All kinds of tea

As you know, the culture of enjoying tea is spreading all over the world along with coffee.

While coffee is produced over a wide area in the highlands of the tropics and subtropics, known as the coffee belt, the majority of tea leaves are produced in Asia, mainly China. However, due to the popularity of tea in recent years, production seems to be increasing in regions other than Asia as well.

The general image of "tea" among Japanese people is green tea, but green tea culture is prevalent in East Asia, and black tea is the mainstream around the world. The main difference between the two is the production method, whether or not fermentation is performed after harvest. I will not go into detailed explanations here as many experts have already written about them, but there are classifications such as black tea and oolong tea depending on the degree of fermentation, and varieties suitable for each type are cultivated.

There are also famous brands depending on the region where they are grown, and it is fun to choose from Ceylon, Assam, etc. for black tea. About 10 years ago, I went to Darjeeling and stopped by a small tea shop. Even though it is called Darjeeling, tea leaves are cultivated on the slopes of many mountains in the region, and the slopes and altitudes are different, the direction they are facing is different, so the amount of sunlight is different, the way the wind blows is different, and the time of collection is also different. , so he explained that no two teas taste the same. I understand, but in the end, when choosing tea leaves as a consumer in daily life, in most cases "Darjeeling" is the only option available. In the end, I felt a little disappointed that there were people out there who were satisfied with a brand named after the region of origin. (I've heard stories to the same effect with coffee - Blue Mountain, Kona, Mandarin... Wine is already known as microclimate . It's up to the individual to decide where to place their satisfaction. .)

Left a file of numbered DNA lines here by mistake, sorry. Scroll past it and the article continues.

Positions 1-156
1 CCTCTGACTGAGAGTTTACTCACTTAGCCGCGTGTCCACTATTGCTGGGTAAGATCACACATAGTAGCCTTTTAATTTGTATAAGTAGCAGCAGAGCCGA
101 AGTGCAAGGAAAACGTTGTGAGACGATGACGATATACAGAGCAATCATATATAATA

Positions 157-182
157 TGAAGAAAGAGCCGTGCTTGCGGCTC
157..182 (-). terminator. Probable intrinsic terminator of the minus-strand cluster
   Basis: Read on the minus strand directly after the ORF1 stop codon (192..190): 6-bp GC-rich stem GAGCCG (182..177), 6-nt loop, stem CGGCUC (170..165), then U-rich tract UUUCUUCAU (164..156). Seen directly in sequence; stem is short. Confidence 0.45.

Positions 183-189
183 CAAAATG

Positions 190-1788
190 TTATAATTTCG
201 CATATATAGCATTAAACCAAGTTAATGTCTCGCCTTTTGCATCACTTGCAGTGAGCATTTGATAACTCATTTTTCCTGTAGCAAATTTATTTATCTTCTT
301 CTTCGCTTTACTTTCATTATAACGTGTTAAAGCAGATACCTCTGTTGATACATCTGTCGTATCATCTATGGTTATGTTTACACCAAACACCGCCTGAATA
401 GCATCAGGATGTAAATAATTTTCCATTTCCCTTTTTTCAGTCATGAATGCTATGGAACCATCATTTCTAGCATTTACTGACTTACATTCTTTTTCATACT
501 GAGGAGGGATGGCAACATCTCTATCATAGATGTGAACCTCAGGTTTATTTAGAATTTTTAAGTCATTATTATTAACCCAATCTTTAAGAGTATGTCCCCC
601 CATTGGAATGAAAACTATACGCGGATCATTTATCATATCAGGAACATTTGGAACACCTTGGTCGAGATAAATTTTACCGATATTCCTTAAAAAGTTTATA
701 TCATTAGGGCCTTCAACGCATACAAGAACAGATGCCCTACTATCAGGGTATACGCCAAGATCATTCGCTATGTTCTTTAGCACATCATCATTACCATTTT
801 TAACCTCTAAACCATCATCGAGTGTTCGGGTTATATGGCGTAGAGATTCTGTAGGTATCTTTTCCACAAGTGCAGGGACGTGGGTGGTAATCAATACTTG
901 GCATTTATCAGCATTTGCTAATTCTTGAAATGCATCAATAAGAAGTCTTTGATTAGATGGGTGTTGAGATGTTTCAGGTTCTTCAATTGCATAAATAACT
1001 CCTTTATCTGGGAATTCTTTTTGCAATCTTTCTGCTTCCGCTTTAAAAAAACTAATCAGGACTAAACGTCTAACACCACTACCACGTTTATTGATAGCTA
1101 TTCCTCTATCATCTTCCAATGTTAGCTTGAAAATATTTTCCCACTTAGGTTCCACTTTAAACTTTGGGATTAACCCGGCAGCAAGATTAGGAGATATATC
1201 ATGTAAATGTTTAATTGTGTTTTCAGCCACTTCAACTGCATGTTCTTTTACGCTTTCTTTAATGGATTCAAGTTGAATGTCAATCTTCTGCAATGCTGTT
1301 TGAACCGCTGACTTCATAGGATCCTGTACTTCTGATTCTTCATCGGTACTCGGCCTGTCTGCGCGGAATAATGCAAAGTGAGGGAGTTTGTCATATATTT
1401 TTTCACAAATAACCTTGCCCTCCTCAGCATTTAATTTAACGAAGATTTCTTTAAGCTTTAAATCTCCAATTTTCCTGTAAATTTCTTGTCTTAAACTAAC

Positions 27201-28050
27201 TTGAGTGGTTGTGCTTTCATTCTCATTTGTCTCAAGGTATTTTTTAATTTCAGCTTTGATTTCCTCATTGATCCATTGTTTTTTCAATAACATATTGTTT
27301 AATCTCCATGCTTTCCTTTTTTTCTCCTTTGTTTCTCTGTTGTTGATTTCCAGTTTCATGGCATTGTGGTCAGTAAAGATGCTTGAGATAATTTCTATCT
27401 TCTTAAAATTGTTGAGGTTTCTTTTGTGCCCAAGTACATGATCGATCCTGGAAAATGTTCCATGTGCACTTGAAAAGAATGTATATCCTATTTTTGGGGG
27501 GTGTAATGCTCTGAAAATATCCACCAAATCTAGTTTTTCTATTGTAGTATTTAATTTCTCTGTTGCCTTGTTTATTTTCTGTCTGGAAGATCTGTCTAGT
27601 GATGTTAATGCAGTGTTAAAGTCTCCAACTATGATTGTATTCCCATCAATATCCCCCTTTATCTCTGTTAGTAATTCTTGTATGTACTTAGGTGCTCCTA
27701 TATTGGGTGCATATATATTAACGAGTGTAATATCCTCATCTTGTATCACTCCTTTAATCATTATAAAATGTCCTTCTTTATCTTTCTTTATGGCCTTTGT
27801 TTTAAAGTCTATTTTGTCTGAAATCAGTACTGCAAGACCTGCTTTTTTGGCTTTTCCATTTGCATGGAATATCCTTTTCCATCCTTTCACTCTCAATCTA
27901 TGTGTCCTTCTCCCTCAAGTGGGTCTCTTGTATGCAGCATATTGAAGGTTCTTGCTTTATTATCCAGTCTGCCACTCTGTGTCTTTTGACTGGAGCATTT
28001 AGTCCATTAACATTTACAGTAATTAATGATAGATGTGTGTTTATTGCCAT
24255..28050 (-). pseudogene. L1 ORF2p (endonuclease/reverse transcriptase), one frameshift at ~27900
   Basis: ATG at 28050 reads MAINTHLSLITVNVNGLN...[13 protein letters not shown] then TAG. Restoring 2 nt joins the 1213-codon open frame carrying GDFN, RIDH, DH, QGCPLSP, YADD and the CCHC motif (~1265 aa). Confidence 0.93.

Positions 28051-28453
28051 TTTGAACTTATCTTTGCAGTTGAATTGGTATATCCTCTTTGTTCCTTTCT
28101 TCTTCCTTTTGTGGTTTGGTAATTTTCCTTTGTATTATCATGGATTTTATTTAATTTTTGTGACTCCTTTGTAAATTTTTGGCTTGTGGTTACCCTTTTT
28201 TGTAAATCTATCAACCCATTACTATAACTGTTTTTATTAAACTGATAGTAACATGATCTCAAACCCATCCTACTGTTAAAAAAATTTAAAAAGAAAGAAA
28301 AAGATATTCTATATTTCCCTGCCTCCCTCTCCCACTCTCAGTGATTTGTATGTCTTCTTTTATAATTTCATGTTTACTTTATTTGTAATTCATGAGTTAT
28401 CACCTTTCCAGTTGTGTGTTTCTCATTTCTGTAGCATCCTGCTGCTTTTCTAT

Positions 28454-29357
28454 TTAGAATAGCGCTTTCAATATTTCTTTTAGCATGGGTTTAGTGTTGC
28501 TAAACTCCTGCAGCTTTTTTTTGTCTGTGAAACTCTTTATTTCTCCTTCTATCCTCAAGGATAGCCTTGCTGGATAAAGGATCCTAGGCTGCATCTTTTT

I've never heard of it, but I guess the same can be said for Japanese green tea. Shizuoka is a wide area, Kagoshima is not just one place, etc. It may be the same among experts in Ise, Uji, Sayama, etc. However, since it is not possible to manage and distribute to that extent, it is easy to understand the seasonality and timing of tea, such as first tea and second tea.

Personally, I have been enjoying Pu'er tea brought back from China's Yunnan Province for the past year or so. It is characterized by a manufacturing method called post-fermentation, and its unique flavor differs in taste, but it feels like you are enjoying the benefits of microbial fermentation in your intestines. The same type of tea is drunk in Laos in the south, and in Japan, there is similar tea such as Goishi tea in Shikoku, which is also a mountainous region and is probably connected to Asian culture. In northern Thailand, there is a culture of ``chewing tea leaves'' in which fermented ingredients called miang are taken into the body, but the common thread between these teas is that they are fermented products that contribute to health rather than tea for enjoyment.

Now, let's talk about "Matcha". The teas mentioned so far involve ingesting extracts into the body, including chewing, but matcha seems to have a big difference in that the entire tea leaf is ingested as is. Similar to the popularity of ZEN, Matcha is recognized, but consuming all of it may give the impression that it is closer to nature. You can also ingest all the nutritional components contained in tea leaves. I think that a culture will take root in which both matcha and powdered tea that has not been subjected to the covering process will be consumed more widely in the future.

Our products use ``Organic Matcha'', which is made from tea leaves carefully grown organically in Japan and processed at a long-established tea shop in Nishio, Aichi Prefecture, which is famous for its tea production.